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For Addicts, There May Be Another Road To Wellness

The Betty Ford Center, an alcohol and drug rehabilitation clinic, is famous for its intensive rehabilitation that takes patients out of their regular lives. New thinking in the medical community, however, advocates treating addiction as a chronic illness that requires lifelong care.
Eric Thayer
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The Betty Ford Center, an alcohol and drug rehabilitation clinic, is famous for its intensive rehabilitation that takes patients out of their regular lives. New thinking in the medical community, however, advocates treating addiction as a chronic illness that requires lifelong care.

For decades, inpatient rehab has been one of the go-to treatments for substance addiction. Nearly two million Americans seek treatment for addiction each year, but there's a movement in the medical community to change how we perceive the condition — and how to treat it.

The most famous of of rehab centers is the one named after former first lady Betty Ford, who was addicted to alcohol and painkillers.

"My family saw the problem and they got professional help to come in and help them do what we refer to as an intervention," she told CBS News.

Rather than killing myself I decided to try to drink myself healthy. Only a drunk could make that logical assumption right.

Opened in 1982, troubled celebrities have flocked to the Betty Ford Center, along with others looking for an intensive rehabilitation that takes them out of their regular lives.

Just last month, Betty Ford merged with Hazelden treatment centers to create the largest non-profit treatment organization in the country. There has been a growing chorus of medical professionals, however, who say inpatient rehab centers provide only a temporary fix that can sometimes evaporate when patients go back into the real world.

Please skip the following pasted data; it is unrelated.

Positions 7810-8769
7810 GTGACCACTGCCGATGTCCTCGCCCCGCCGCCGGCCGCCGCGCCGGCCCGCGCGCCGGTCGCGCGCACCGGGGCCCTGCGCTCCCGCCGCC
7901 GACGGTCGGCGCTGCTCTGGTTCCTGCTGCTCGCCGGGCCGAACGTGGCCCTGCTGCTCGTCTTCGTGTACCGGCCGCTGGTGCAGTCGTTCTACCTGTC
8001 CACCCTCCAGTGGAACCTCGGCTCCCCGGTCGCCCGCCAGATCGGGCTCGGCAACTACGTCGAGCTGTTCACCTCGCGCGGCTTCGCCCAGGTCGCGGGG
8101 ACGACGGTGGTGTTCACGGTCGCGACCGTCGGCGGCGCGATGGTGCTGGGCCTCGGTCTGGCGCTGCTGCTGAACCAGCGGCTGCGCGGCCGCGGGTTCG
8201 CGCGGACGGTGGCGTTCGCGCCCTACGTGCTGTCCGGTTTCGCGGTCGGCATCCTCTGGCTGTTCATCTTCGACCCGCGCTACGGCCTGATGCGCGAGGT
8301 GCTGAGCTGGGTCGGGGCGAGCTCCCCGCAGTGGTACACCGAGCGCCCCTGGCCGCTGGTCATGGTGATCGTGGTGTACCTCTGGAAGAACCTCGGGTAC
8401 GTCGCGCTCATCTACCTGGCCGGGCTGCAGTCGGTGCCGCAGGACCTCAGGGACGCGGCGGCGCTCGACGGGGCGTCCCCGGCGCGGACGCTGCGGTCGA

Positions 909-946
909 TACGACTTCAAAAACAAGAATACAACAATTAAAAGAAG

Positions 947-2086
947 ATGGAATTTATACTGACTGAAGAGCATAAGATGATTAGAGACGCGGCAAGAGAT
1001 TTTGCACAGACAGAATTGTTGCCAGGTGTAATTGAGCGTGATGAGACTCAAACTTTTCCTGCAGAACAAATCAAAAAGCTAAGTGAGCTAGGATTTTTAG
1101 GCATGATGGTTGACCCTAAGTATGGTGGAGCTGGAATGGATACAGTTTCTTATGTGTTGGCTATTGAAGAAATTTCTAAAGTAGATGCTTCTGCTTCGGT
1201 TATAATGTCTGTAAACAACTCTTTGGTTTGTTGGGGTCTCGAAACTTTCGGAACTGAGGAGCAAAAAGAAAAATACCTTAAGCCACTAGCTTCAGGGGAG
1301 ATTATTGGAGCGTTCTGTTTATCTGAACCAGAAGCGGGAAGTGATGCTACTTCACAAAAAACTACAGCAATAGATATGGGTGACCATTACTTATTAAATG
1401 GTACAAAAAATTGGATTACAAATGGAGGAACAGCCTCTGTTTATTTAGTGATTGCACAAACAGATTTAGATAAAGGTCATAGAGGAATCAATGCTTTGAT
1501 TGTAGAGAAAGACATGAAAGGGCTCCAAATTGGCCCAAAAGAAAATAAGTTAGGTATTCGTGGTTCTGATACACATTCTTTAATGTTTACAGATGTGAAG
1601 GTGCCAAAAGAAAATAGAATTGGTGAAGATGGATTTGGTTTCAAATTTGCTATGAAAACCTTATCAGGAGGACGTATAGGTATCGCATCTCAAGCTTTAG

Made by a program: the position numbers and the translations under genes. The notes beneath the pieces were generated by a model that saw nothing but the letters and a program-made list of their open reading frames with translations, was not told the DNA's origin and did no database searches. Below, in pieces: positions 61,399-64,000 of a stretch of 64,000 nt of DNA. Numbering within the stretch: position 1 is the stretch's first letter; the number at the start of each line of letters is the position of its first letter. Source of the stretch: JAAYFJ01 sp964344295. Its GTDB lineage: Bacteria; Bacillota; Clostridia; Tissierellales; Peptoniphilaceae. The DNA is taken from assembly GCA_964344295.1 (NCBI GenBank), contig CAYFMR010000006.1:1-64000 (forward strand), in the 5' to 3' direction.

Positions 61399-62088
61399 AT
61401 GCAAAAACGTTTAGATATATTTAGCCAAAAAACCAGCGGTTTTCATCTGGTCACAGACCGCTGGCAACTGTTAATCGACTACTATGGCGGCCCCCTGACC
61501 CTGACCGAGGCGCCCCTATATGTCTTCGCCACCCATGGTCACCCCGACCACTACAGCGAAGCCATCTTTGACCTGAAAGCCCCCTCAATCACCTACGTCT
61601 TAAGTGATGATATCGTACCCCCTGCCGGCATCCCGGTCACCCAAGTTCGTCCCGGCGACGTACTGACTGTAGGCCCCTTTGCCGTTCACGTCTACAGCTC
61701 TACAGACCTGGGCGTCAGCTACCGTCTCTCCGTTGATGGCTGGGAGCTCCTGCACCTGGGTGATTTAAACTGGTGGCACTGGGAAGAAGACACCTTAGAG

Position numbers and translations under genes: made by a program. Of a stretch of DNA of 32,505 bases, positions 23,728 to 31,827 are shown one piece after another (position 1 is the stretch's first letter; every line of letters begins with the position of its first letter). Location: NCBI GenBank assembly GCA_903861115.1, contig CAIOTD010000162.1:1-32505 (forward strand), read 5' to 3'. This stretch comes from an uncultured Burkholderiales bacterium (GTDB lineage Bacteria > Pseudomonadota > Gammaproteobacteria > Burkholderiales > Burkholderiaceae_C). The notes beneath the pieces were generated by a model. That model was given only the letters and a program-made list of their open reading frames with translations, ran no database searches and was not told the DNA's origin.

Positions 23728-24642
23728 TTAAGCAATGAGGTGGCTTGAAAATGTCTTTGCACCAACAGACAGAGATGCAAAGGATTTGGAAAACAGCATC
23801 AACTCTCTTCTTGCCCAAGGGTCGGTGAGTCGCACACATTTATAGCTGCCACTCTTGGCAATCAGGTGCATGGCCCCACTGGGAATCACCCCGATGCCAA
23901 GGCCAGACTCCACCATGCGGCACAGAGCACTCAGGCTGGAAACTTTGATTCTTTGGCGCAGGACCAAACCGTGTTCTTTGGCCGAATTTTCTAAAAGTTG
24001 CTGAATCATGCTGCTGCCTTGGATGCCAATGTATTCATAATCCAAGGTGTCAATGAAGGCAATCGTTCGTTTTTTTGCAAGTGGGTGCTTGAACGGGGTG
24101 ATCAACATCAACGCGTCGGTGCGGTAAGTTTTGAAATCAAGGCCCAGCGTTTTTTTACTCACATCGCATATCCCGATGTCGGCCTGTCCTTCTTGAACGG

"We used to understand addiction 40 years ago as a bad habit, low character development [and] poor impulse control," says Tom McClellan, CEO and co-founder of the Treatment Research Institute in Philadelphia. He says inpatient rehab came out of a belief that to get better, you just had to be a better person.

"So what was envisioned was a program that first tore the patient down, stripped the patient of his bad habits, and then reconstructed a person who was more socially responsible, more honest and had better character," he says.

Today, McClellan says addiction needs to be treated like diabetes. He says it would be unthinkable for someone to go to their priest to find a cure for diabetes.

"That's not unthinkable in addiction because the public just doesn't understand it as a chronic illness," he says.

The Struggle

Addiction did feel like a chronic disease to Shane Linehan. He spent 15 years as a Minnesota police officer and had a series of close calls. He says his head was a mess, he didn't sleep and had panic attacks constantly.

To calm himself down he drank — a lot. "Rather than killing myself, I decided to try to drink myself healthy," Linehan says. "Only a drunk could make that logical assumption, right?"